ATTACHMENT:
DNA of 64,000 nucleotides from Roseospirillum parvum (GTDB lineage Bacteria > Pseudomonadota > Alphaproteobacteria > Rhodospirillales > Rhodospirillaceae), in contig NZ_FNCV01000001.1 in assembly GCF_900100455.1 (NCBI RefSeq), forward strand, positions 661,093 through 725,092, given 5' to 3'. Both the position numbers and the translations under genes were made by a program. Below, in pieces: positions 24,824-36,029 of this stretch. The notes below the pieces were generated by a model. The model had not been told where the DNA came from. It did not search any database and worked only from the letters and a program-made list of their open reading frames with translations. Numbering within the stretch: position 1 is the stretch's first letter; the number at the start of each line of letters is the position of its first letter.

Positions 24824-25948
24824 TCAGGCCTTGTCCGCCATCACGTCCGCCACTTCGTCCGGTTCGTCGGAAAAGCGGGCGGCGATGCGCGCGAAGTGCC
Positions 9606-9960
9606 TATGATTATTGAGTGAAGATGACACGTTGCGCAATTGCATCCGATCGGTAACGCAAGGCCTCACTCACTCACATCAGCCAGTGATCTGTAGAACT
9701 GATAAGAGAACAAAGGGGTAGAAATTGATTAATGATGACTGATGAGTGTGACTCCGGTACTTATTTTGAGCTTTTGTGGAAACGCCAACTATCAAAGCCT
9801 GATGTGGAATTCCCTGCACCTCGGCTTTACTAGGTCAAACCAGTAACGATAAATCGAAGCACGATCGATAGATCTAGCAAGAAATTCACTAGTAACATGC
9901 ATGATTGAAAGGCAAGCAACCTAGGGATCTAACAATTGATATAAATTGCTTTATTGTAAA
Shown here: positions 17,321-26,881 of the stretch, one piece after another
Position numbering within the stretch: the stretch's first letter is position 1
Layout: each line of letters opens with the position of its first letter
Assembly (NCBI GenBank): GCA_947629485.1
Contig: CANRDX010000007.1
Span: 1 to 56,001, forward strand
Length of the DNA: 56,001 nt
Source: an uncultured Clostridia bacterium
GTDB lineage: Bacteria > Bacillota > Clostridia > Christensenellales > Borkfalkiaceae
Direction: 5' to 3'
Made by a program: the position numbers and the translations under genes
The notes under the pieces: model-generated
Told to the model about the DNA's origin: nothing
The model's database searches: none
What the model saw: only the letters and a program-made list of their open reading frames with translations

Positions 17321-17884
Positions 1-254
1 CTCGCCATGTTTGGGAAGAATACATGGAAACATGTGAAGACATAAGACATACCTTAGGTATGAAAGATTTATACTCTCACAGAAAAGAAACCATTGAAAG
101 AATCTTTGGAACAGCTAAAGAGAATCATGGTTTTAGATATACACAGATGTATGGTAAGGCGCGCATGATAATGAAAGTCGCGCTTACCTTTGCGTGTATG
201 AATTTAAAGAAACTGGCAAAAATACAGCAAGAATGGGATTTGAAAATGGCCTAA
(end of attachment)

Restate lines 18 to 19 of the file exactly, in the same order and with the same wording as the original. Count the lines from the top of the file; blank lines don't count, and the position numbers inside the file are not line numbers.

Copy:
Direction: 5' to 3'
Made by a program: the position numbers and the translations under genes